Sometime in the 1960s, a news item appeared indicating that in the event of nuclear war in Europe, Pope Paul VI would take refuge in Quebec City, Canada, assured of a welcome and warm reception in that most Catholic of North American cities.
Older visitors to the French-Canadian province of Quebec can well recall when clerical cassocks and religious habits were as common on Quebec's streets as in its churches. Sadly, the faith has fallen on hard times north of the border as the following news release reveals: "The government of the Canadian province of Quebec has begun paying for the abortions of more than 45,000 women with taxpayer funds after a judge forced the province in August to reimburse women who had abortions at private abortion facilities. Quebec Superior Court Justice Nicole Benard ruled in his decision last year that the women should not have been forced to pay for the abortions even though they got them at private abortion businesses rather than public facilities."
That's because the Quebec Health Insurance Act entitles women getting abortions to public funding of them. From pilgrimages to Ste Anne de Beaupre to the public funding of abortions - how the mighty have fallen.
Canada is not alone in its fall from grace. Many in Ireland are not far behind in their repudiation of traditional Catholicism. And much of the Netherlands, which was once contemporary Catholicism's second-largest source of missionaries, has long ago sold its soul to hedonist attractions. Even Portugal totters on the brink of legalized abortion. Sadly, readers do not have to cross the border nor cross the sea to discover startling examples of loss of faith. A letter published recently in the Warwick Beacon in response to a prior letter submitted by me regarding same-sex marriage deserves a reading. The letter's author has unwittingly and blatantly summarized the secular individualism that has seized the heart and mind of so many of our contemporaries. Read it and weep.
"The Rev. John Kiley's letter (Marriage: A mutual effort of man and woman, Feb. 27, 2007) reminds me of a most beautiful autumn morning in 1967. While walking to Mass in New York City, I surprised myself by asking, 'Do I really want to go?' - whereupon I turned around, returned to my apartment, and forgot all about the faith I'd been born into. No anger, no recriminations: It simply no longer served me. In a similarly graceful pivot, my own personal agenda would be better served now by turning my back on Father Kiley's letter, cooking up some hot chocolate, and getting on with my day. It would be so much easier to deny the moral imperative I'm feeling to identify his letter for what it is: Unloving, and potentially very harmful. To the best of my recollection, Holy Mother Church is not in agreement with Father's contention that 'marriage is first and foremost about sexuality.' Although procreation had long been regarded as its chief raison d'etre, after Vatican II, the Catholic view of marriage was elevated to a loving union of souls. However, I recognize that it would be very difficult to make a chink in all the dogmatic assumptions presented in Father Kiley's letter, especially its de fide cornerstone: that only a man and a woman can "complete enhance and bring one another to the fullness of their respective personalities." These are pretty-sounding words - "noble," even. (The Reverend frequently uses this word 'noble' to strengthen his argument.) But the question remains: By what authority are we to believe this is true? The arrogance of this presupposition, and the many other even crueler ones that follow, strikes me as untouchably bottomless, hellishly so. Like so many other mental-syntactical constructs that have been programmed into 'the faithful,' these judgments find no correspondence in reality. In real life, love is love, the one and only undying truth. And irrespective of its anatomical expression, love begets love. The love and commitment of gay married couples is demonstrably every bit as real and true and God-blessed as its heterosexual counterpart. I offer no Scripture, no pontifical pronouncements, to back this up - only my openhearted observation."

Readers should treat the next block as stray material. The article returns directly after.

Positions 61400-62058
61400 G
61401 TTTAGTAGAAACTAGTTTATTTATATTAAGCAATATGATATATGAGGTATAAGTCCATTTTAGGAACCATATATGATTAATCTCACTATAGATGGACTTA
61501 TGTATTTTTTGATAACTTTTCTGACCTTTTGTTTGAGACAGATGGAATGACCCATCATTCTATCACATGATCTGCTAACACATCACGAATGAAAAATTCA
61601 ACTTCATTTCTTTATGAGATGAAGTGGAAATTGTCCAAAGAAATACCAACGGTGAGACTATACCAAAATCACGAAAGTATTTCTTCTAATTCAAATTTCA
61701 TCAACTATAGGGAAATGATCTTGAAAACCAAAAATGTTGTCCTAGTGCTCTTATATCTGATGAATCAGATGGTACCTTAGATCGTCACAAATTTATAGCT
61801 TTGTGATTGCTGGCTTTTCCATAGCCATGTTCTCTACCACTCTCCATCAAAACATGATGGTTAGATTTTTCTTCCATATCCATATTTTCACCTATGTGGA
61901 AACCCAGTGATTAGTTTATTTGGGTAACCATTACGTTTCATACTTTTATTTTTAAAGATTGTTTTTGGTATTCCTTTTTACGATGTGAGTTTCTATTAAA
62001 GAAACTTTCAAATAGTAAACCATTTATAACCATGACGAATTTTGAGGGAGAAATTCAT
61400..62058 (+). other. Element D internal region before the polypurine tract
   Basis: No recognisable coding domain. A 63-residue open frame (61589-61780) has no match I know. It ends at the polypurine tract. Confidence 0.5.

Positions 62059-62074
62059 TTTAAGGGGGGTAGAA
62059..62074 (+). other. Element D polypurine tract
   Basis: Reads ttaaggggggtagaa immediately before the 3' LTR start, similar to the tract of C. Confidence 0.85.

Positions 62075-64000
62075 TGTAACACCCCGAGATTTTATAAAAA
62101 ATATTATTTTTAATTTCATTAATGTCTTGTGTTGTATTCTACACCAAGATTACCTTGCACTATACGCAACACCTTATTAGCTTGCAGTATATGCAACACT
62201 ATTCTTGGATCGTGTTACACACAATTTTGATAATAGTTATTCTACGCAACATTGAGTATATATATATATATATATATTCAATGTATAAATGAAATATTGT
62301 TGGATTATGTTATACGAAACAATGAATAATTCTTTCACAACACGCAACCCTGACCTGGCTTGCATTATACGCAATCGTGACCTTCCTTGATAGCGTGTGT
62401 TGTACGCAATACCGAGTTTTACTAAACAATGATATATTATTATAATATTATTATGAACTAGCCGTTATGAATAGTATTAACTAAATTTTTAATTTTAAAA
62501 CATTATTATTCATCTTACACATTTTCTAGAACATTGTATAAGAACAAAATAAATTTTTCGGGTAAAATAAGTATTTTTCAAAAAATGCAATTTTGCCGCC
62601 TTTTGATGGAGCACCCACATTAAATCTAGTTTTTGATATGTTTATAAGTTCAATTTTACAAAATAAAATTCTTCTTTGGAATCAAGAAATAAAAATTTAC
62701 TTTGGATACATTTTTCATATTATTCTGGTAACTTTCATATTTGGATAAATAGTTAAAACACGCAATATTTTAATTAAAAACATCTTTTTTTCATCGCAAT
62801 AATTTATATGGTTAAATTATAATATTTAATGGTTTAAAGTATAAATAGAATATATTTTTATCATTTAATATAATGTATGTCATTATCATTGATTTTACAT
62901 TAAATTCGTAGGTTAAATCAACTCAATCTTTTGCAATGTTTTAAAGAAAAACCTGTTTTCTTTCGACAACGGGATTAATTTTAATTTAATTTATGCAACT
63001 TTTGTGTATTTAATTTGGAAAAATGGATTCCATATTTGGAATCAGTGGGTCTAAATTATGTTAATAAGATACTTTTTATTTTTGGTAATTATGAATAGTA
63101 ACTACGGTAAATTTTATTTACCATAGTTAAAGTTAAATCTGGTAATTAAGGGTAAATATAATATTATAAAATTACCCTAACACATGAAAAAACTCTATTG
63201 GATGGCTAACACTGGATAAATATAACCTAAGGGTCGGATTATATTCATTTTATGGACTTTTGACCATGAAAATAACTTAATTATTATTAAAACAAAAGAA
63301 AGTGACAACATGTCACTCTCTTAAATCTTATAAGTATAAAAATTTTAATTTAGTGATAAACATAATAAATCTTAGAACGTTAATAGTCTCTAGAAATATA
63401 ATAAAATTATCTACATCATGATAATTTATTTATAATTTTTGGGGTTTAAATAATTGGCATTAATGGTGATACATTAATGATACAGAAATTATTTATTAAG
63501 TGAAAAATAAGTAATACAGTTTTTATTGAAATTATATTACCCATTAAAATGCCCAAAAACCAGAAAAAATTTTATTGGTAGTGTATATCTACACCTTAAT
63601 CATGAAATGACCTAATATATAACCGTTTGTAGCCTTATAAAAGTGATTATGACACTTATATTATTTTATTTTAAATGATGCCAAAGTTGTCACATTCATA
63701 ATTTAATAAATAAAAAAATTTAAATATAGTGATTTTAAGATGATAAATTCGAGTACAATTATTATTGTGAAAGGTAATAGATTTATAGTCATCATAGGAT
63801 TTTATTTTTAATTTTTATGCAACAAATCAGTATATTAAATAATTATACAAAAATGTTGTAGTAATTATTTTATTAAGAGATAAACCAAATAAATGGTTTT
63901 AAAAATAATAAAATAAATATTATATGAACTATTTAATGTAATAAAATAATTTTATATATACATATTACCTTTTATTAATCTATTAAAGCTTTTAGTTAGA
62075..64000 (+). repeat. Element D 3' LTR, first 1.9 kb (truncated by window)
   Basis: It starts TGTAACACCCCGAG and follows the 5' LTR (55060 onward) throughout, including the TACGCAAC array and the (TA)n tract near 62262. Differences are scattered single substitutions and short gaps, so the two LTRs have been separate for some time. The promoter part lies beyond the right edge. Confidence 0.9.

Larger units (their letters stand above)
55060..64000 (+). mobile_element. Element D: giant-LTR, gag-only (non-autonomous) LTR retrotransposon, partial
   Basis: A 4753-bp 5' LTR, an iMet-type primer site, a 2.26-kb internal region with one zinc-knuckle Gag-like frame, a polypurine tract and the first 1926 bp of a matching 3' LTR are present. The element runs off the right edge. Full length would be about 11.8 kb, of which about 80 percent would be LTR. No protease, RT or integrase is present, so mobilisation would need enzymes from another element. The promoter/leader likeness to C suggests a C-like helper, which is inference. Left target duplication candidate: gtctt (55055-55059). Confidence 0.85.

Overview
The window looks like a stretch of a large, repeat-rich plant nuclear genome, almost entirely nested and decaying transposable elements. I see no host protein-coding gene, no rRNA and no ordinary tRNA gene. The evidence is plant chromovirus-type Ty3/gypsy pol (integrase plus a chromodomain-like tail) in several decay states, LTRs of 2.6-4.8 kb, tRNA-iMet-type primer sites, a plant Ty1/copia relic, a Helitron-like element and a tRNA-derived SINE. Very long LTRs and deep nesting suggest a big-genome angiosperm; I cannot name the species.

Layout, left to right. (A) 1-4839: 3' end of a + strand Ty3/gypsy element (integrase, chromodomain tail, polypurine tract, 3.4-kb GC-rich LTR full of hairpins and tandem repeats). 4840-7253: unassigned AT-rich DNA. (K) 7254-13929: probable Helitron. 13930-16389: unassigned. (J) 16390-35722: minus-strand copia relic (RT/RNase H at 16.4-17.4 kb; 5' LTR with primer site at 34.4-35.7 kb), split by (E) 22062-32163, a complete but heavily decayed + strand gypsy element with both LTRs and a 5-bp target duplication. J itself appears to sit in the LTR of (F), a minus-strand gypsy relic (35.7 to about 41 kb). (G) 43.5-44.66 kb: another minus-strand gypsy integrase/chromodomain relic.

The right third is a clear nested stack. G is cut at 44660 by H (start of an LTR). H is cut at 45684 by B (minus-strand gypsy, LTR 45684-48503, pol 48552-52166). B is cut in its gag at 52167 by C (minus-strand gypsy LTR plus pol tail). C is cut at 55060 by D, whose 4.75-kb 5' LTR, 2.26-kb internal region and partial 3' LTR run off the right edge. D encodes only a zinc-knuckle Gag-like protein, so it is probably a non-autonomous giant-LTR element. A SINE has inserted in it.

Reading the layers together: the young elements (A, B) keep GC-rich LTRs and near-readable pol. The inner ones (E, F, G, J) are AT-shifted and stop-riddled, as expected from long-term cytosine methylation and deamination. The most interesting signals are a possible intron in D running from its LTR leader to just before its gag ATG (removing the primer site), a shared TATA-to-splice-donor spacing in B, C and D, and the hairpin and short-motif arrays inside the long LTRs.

Indeed no Scripture, no pontifical pronouncements, no tradition - just private feeling, individual inclination and personal opinion. Every man is his own moral theologian. Sunday's Gospel will celebrate the institution of the sacrament of Penance. Meanwhile, society's sense of sin erodes briskly.
(This column originally appeared in The Providence Visitor)